The Lackawanna train sheds were enclosed by glass in the 1980s to create an archade shopping mall. Developer’s plan call for the razing of sheds to make way for parking.
Adam Anik/ for Montclair Local

By Jaimie Julia Winters

A historian attempting to debunk the validity of the historic nature of the Lackawanna train sheds, and two residents with a vision of using the train sheds as a supermarket and dine-in food market are expected to testify at tonight’s Lackawanna Redevelopment meeting.

Plans call for the historic Lackawanna railroad station property to be built into a multi-use development including 154 units of housing with a roof-top pool and garden, and could include a supermarket. Most of the historic buildings would be re-purposed into the design, but developers contend the train sheds, now part of glass-enclosed mall, need to be razed to make way for more parking for a supermarket.

Residents of the Fourth Ward, who have been without a supermarket since November 2015 when the Pathmark at Lackawanna closed its doors, contend a new supermarket, and the entire project before the planning board for four years, have been delayed too long.

Historic preservationists, who seek to incorporate the train sheds into the plans, are expected to present their vision tonight. They envision a grocery store and dining area using the architecture, light and space of the sheds, which were enclosed in a glass atrium in the 1980s.

“[These plans are] not limited to any single neighborhood or ward, but for the greater good of all Montclairions and our close neighbors and guests,” states the presentation by David Greenbaum and John Reimnitz AIA.

Both are Montclair Historic Preservation commissioners, but Greenbaum said the presentation was conceived and prepared separate and apart from the commission and represents views independent from (but not wholly inconsistent with) their work on the HPC.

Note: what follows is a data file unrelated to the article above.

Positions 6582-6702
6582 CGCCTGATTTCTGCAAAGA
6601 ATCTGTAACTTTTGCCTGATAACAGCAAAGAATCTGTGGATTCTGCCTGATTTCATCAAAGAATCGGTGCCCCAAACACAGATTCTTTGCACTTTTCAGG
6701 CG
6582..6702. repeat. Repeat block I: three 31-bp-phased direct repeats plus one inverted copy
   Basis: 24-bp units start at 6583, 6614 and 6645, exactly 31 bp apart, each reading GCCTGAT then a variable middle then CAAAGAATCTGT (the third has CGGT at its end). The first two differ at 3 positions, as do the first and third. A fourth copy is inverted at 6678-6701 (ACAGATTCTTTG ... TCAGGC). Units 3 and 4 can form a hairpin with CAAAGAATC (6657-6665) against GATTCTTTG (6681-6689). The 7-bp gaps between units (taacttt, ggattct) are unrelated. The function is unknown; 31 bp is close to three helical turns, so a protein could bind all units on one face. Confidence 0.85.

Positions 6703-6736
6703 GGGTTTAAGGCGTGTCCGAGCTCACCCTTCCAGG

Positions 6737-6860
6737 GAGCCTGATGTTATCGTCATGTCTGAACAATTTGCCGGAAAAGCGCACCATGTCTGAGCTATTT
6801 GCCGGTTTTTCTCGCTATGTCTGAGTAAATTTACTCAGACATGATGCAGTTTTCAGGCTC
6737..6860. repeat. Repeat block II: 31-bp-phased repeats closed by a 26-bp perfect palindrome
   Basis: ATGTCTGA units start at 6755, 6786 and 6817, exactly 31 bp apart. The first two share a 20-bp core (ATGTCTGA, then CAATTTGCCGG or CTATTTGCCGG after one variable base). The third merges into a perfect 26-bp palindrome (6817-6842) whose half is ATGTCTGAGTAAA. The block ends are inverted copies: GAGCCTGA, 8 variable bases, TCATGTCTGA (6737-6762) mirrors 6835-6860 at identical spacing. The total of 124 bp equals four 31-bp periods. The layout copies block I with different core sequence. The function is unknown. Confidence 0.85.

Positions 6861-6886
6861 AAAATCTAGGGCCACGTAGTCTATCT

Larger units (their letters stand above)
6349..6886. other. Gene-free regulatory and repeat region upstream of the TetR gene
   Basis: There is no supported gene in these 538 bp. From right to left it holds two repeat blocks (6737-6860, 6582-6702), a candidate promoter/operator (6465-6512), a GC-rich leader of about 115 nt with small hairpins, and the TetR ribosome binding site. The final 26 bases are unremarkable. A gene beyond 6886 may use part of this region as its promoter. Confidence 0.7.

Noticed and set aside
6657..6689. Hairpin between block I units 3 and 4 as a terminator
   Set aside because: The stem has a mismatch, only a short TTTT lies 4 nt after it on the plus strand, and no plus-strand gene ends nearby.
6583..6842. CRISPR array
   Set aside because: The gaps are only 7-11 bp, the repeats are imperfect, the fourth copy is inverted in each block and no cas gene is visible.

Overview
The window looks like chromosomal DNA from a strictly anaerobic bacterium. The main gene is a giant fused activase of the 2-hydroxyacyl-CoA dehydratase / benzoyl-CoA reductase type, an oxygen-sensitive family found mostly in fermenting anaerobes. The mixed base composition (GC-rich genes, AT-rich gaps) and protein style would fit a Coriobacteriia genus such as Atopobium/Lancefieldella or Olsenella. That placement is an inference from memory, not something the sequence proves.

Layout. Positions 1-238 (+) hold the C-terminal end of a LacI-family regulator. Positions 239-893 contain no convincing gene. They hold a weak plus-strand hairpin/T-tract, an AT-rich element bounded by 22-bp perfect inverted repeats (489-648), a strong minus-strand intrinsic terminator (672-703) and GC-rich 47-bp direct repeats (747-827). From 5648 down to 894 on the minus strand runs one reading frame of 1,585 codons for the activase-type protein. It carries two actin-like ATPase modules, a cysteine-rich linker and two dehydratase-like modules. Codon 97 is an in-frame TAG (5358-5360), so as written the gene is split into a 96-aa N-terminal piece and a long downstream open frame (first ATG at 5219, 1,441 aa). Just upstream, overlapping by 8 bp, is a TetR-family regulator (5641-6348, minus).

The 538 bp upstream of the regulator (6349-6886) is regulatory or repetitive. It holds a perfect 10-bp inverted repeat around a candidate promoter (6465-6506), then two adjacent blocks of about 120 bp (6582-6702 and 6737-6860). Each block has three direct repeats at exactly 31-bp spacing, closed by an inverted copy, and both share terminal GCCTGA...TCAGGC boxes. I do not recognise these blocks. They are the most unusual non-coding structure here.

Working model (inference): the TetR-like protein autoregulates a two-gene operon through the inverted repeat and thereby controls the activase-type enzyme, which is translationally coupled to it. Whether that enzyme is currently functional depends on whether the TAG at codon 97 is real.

On behalf of the applicant, Steven Bedford is expected to give testimony claiming the train platforms do not meet historical criteria to be saved from demolition. Bedford has a Ph.D. in Architectural History from the Department of Art History and Archaeology at Columbia University and a professional degree in architecture from Rensselaer Polytechnic Institute.

“The train platforms have lost their integrity and the resulting conclusion is that demolition of the interior mall is not inconsistent with historic preservation principals or requirements. And, based upon: (1) the aforementioned losses of integrity; and (2) the fact that the platform canopies were common (as opposed to being rare or unique “Lincoln Bush Train Sheds”), I disagree with the Montclair Historic Preservation Commission’s recommendation that the proposed demolition of the interior mall is inconsistent with Section 347-137(D) of the Montclair Code,” Bedford wrote in his report.

Residents have started a petition to save the train sheds on

The council, contending the project needs to move along and that Fourth Ward is in need of a supermarket “sooner than later,” passed a resolution in May giving its support of the project.

The meeting will begin at 7:30 p.m. in township hall.

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